Bio, CV and Past Research

I am now a Professor Emeritus of Computer Science (CS) at the University of Southern  California (USC). Until early 2022 I was a Professor in the CS department at USC and Director for Cognitive Architecture Research at USC’s Institute for Creative Technologies (ICT).  I was at USC’s Information Sciences Institute (ISI) for twenty years, ending up as its Deputy Director.  Prior to arriving at USC in 1987, I was an Assistant Professor of Computer Science and Psychology at Stanford University from 1984 to1987, and a Research Computer Scientist at Carnegie Mellon University from 1983 to 1984. I received a B.S. degree in Mathematical Sciences (with distinction) from Stanford University in 1976 and M.S. and Ph.D. degrees in Computer Science from Carnegie Mellon University in 1978 and 1983, respectively.

From 1983 until 1998, I was a co-PI of the Soar Project, a multi-disciplinary, multi-site attempt to develop, understand, and apply a cognitive architecture capable of supporting general intelligence. Research on Soar spanned areas such as machine learning, problem solving and planning, production systems, intelligent agents, virtual humans, multi-agent systems, knowledge-based systems, neural networks, and cognitive modeling. The most significant applications were intelligent automated pilots and commanders for synthetic battlespaces, as deployed in Synthetic Theater of War ’97 (STOW-97).

From 1998 until 2007 my focus shifted to exploring new directions in computing and related fields for ISI, such as blending entertainment and computing for military training (where I helped to found ICT); virtual organizations of robots, agents and people; responding to the unexpected; high performance computing, scalable distributed computing, and computational science; biomedical informatics; automated construction (where I was Deputy Director of the Center for Rapid Automated Fabrication Technologies – CRAFT);  and technology and the arts.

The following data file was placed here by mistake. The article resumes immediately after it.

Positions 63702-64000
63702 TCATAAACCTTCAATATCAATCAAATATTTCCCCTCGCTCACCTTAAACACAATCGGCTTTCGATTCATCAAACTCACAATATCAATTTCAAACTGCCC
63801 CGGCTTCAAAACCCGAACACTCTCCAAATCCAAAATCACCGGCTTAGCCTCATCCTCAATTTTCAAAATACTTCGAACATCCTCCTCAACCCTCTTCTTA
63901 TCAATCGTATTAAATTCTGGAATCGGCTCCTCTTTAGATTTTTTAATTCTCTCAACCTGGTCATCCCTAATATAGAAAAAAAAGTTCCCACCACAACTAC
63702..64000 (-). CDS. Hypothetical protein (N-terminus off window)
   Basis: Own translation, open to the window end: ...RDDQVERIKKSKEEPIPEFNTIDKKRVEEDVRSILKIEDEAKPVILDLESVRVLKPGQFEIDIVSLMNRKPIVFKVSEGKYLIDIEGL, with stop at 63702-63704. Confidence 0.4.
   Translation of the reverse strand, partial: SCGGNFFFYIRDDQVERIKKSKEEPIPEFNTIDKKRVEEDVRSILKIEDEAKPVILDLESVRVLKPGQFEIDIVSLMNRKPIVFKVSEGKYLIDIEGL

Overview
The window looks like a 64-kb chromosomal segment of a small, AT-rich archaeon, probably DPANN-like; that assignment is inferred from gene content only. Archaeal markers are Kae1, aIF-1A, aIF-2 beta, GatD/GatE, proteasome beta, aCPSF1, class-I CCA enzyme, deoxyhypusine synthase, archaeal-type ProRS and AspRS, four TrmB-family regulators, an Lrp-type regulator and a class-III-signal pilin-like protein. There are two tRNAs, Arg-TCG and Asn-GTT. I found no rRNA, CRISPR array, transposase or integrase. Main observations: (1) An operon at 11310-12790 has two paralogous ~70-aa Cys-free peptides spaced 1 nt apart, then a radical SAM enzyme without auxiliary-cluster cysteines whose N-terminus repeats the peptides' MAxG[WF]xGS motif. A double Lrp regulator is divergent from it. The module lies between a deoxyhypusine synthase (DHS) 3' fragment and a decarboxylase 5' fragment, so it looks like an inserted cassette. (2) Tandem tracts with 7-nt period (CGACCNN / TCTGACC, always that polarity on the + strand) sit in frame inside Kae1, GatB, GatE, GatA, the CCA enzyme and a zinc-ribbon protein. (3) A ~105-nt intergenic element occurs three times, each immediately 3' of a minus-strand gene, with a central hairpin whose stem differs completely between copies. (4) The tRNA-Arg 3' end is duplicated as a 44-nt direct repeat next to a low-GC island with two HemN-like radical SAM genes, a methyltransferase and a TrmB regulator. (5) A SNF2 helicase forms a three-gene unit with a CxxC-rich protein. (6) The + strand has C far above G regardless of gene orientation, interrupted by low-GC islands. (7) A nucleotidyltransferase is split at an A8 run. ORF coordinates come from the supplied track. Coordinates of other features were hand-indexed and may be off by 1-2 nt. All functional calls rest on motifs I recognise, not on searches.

From 2008 until 2022 most of my focus was on a hybrid cognitive architecture – Sigma – that attempted to blend in a particularly deep manner the insights from earlier work on symbolic architectures, such as Soar, with what has been learned separately about probabilistic graphical models and artificial neural networks.  However, I also built up bodies of work around: (1) understanding cognitive architectures more abstractly, in terms of the Common Model of Cognition (née the Standard Model of the Mind) and dichotomic maps; (2) understanding computing as an interdisciplinary great scientific domain; and (3) understanding the space of technologies found across AI and cognitive modeling via dichotomic maps.

I am a Fellow of the American Association for the Advancement of Science (AAAS), the Association for the Advancement of Artificial Intelligence (AAAI) and the Cognitive Science Society.  I received the Herbert A. Simon Prize for Advances in Cognitive Systems (2018) with John Laird, the Springer Prize for Best Paper at AGI-23 (2023), Kurzweil Award for Best AGI Paper (2012), and the Kurzweil Award for Best AGI Idea (2011).  I have served as Chair of the Association for Computing Machinery (ACM) Special Interest Group on Artificial Intelligence (SIGART), Councillor and Conference Chair of the AAAI, and Program Co-Chair of the National Conference on Artificial Intelligence (AAAI-92).  I also served as President of USC’s faculty during 2017-2018.

Full CV.